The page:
*Caveat:* I have just registered to the mailing list, being motivated by
a strange error using Subversion. I have reviewed the list archive and
the bug tracker and have not found anything relating to this. Apologies
if this has already been covered.
*Symptom:* I have a project that I develop using Eclipse, equipped with
Subclipse and JavaSVN. I also use the command line tool to perform some
operation on the local copy. I was working away on a file, submitting
regular checkins as work progressed. During this work, the file was
structured correctly, since it was compiled regularly and succesful
tests were passing. After a while, I had problem with Subclipse and
Subversion. It appeared that something was wrong with the local copy.
Since I had checked in everything, I simply deleted the local copy and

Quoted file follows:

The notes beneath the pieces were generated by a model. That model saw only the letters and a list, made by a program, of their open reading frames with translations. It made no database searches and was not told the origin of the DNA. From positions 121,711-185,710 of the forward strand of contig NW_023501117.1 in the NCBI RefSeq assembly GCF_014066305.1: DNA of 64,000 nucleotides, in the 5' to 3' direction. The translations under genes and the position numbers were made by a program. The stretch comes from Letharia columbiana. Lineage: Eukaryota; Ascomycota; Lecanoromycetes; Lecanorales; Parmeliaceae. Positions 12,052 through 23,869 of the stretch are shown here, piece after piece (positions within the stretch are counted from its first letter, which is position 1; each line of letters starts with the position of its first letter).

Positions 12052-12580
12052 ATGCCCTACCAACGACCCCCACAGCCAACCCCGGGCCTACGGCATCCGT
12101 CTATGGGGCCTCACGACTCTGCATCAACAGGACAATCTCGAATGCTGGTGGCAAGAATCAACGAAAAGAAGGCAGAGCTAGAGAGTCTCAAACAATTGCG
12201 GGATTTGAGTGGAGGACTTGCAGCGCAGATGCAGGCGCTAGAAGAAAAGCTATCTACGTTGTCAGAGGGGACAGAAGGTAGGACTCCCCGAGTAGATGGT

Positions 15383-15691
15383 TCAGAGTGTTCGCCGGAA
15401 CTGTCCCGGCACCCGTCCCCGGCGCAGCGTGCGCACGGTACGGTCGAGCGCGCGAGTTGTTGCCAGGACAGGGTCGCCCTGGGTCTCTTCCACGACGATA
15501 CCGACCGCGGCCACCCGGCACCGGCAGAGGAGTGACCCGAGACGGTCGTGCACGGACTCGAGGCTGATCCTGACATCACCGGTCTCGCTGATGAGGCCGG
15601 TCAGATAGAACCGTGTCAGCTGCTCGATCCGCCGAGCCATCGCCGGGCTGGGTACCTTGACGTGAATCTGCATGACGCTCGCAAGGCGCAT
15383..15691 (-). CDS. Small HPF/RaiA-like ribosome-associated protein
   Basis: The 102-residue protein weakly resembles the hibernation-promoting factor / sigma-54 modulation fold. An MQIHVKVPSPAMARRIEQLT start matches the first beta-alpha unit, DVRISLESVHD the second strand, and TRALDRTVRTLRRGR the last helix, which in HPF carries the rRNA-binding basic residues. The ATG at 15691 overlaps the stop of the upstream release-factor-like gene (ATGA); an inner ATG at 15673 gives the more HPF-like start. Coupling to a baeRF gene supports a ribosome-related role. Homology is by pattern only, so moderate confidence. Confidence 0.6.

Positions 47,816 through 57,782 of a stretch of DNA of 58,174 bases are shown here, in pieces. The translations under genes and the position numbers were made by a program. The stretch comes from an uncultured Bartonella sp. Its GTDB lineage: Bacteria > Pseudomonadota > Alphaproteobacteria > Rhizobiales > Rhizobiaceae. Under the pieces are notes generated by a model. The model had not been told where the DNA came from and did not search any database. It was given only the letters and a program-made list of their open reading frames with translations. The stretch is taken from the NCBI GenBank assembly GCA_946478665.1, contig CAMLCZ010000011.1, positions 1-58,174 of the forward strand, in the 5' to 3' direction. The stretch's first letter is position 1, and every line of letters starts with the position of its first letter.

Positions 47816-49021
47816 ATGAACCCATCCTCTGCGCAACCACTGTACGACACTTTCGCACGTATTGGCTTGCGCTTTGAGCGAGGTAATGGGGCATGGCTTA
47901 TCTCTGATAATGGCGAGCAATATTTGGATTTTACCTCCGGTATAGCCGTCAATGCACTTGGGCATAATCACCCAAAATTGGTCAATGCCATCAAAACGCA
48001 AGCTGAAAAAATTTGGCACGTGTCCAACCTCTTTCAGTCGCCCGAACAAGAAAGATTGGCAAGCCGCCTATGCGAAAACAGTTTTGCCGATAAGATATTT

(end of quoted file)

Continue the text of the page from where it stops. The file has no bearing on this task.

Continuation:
checked out a fresh one again. I found out that some of the files had
been corrupted for a number of revisions in the repository. Those files
were correct at time of check in but going back a number of revisions,
it appears that the diffs were applied at the wrong place. As diffs were
applied wrongly in successive versions, the file grew more and more
mangled to the point where it is quite indecipherable.
*Assumption:* I am assuming that the local copy of the latest version
was corrupt, and that SVN or JavaSVN were sending diffs against a bad
working copy. I am concluding that it is probably not a problem with
Subclipse, but since I used both SVN and Subclipse, I can not pin point
which one of the two tools is the culprit. Hence, difficulty in raising
a bug report.
1. Is it common practice to use both SVN and JavaSVN on a local copy?
Should it be avoided or is it acceptable?
2. Is this a problem that has been encountered before? If so, what
component is responsible for it?
3. Are there practices that have been developed to side step such issues?
- Linux 2.6.9
- Subversion 1.1.3
- Eclipse 3.1.0
- Subclipse 0.9.27
- JavaSVN (not sure of version)
Received on Wed Apr 13 16:27:22 2005